hairy vetch

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ThesaurusAntonymsRelated WordsSynonymsLegend:
Noun1.hairy vetch - European vetch much cultivated as forage and cover cropshairy vetch - European vetch much cultivated as forage and cover crops
genus Vicia, Vicia - widely distributed genus of annual or perennial and often climbing herbs
tare - any of several weedy vetches grown for forage
References in periodicals archive ?
To improve soil texture and fertility, plant nitrogen-fixing cover crops like crimson clover, fava beans, and hairy vetch.
Mohammadi [21] also reported that corn yield was not significantly influenced when hairy vetch (as a living mulch) was interseeded simultaneous with corn planting or 10 days after corn emergence.
Now research has shown that planting tomatoes in fields of killed and rolled hairy vetch, which serves as a mulch, activates some of the metabolic pathways and genes that make tomato plants more vigorous-and their fruit more tasty and nutritious.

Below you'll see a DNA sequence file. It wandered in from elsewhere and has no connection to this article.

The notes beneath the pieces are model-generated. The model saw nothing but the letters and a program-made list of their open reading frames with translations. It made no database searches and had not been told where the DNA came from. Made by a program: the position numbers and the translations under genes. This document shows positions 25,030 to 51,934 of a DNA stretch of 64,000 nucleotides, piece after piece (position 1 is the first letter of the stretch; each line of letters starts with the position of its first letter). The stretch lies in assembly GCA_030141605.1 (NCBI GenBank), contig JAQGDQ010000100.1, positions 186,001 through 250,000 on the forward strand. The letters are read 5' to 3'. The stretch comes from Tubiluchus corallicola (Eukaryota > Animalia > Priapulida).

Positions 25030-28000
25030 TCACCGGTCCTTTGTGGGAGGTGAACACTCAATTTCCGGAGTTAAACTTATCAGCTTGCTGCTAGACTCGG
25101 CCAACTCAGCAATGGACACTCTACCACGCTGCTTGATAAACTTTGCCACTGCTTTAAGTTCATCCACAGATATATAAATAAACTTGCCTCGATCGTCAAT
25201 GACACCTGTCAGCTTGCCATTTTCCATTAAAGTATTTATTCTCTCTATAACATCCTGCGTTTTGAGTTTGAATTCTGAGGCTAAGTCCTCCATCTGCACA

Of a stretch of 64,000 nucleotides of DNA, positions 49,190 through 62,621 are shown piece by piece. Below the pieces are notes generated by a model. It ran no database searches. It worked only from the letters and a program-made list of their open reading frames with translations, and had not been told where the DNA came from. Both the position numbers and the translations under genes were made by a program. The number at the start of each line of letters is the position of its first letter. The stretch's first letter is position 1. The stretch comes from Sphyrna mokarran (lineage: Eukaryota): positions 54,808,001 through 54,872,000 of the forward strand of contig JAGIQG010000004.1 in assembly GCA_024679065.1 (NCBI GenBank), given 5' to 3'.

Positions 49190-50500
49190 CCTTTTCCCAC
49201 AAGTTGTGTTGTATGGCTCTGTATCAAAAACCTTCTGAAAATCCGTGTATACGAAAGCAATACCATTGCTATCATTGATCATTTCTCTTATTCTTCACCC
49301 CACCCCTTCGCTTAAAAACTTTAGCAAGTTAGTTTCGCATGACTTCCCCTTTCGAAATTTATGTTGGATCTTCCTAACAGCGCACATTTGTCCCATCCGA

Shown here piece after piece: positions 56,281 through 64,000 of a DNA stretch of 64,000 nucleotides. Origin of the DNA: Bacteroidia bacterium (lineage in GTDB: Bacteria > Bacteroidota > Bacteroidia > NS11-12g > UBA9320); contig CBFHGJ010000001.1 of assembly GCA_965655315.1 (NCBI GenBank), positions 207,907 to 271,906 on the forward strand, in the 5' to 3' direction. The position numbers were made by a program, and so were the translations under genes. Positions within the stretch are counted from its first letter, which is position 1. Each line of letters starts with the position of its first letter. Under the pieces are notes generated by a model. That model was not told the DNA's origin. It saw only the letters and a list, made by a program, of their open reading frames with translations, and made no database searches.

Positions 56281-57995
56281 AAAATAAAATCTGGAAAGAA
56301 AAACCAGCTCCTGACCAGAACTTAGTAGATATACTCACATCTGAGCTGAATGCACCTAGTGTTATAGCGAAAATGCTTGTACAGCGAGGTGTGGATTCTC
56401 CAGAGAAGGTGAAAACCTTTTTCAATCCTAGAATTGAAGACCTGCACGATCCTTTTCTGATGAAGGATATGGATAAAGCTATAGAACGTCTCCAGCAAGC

Hairy vetch is a part of that cycle, using bacteria that pull nitrogen from the air for the plant's own use during its winter and spring growing season.
Over the winter, the farmers grow hairy vetch, a member of the bean family, and they mow it in the spring.
In fall of 1997 we planted five acres of hairy vetch on mostly poor ground foul with weeds that wouldn't grow anything else.
As a result of the research, seed mixtures of white and crimson clover, hairy vetch and ryegrass are being used in the training areas.
Now, bed after bed of untrampled crimson clover, entangled by vines of blue-flowered hairy vetch, adorn the grounds beneath the stately, spreading trees.
Hairy vetch (Vicia villosa) is a winter cover crop used to reduce weed competition and herbicide applications, improve soil quality and tilth, and provide symbiotically fixed nitrogen to nourish crops that follow it.
After vegetables are harvested, spade several inches of manure into beds and sow seeds of hairy vetch, white Dutch clover, or winter rye.
That's four times the runoff from a field mulched with material from a plant known as hairy vetch.
One season found the hairy vetch cover crop in full flower and the patch was attracting more bees than we'd ever seen.